I really liked the southwest area near Kyushu. Hiroshima was my favourite city and would quite happily go back there some time.

Thanks for replying rbisset...I'd actually read the Japanese part of your journal already! Did you know any Japanese at all when you went there? Did you have a phrasebook with you? I guess your experience has just emphasised that I need to do a fair bit of studying before I go to make it less of a problem.

I was reading my Japan Lonely Planet the other day and made the mistake of looking at Tokyo's subway map...how on Earth did you make sense of that? wacko.gif

Rich
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rbisset
post Oct 1 2006, 06:42 PM
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tokyo subway system was an absolute nightmare! when you consider that Shinjuku station alone has 60 exits it's very easy to get lost. luckily for us we just stood around for a couple of minutes looking lost and some friendly people came over and helped us out.

I had tried to learn a bit of Japanese before I left. I basically knew the Kana but when I got there I forgot them and the only characters I could remember were "ramen" because it was written on the red lanterns outside every restaurant, and I ate a lot of noodles. I also listened to about 20 odd Pimsleur tapes but apart from hello, thank you the only sentance I could remember was "my wife wants to drink water" which wasn't exactly very useful. 2 beers please was however.


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itsem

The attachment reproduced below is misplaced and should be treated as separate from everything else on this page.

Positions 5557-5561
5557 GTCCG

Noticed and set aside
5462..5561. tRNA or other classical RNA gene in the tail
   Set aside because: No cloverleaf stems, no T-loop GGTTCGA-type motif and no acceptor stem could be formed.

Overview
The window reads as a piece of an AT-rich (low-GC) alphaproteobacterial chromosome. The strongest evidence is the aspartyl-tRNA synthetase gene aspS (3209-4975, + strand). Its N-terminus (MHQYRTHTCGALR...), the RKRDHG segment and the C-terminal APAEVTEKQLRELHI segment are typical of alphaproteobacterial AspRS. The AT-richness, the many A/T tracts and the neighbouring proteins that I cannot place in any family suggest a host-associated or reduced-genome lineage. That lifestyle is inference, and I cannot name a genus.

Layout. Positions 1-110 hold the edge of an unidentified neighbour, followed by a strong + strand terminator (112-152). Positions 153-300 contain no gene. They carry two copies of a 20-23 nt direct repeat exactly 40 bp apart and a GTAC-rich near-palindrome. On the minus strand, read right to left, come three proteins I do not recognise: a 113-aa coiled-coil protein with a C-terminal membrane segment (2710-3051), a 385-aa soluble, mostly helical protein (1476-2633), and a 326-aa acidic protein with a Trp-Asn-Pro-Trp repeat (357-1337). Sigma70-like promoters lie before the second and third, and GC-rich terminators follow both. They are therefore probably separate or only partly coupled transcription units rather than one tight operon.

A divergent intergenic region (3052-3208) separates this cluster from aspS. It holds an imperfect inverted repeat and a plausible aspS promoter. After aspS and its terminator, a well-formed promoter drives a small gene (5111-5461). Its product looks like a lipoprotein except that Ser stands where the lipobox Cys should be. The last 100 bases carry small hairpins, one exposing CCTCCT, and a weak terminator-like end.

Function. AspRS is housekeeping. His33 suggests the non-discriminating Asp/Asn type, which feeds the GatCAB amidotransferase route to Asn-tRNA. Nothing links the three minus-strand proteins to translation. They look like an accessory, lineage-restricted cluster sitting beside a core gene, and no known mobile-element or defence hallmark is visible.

post Oct 2 2006, 11:33 AM
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The language barrier wasnít too bad, so many people want to practice English I cant even begin to count the number of times I was standing on a street somewhere looking a bit lost and someone would come up to ask if I was alright and where I wanted to go in English.

The only fun part of getting to Shikoku was organizing accommodation in advance; I ended up asking a Japanese friend to ring up and book for me at one place. Tourist information centres will also help out.

Most train stations use bilingual signs. And the train systems arenít that bad, using the colour coding system makes it easy.

It seems a bit overwhelming at first but soon its second nature to have conversations using hands and a weird hybrid of Japanese and English. Knowing how to read a bit makes a surprisingly helpful difference so you are on the right track there! I had a Japanese phrasebook and tried to learn something new every now and then from it and occasionally would have to use it to point to things in the book for help.

My brother (user name vicked) came over to visit me and I sent him off for a week or so by himself and the only word he knew was arigato and he had no troubles at all Ė he even made it out of Tokyo station alive.

Keep an eye out too while you are there as many places offer free Japanese classes.
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rbisset
post Oct 2 2006, 11:37 AM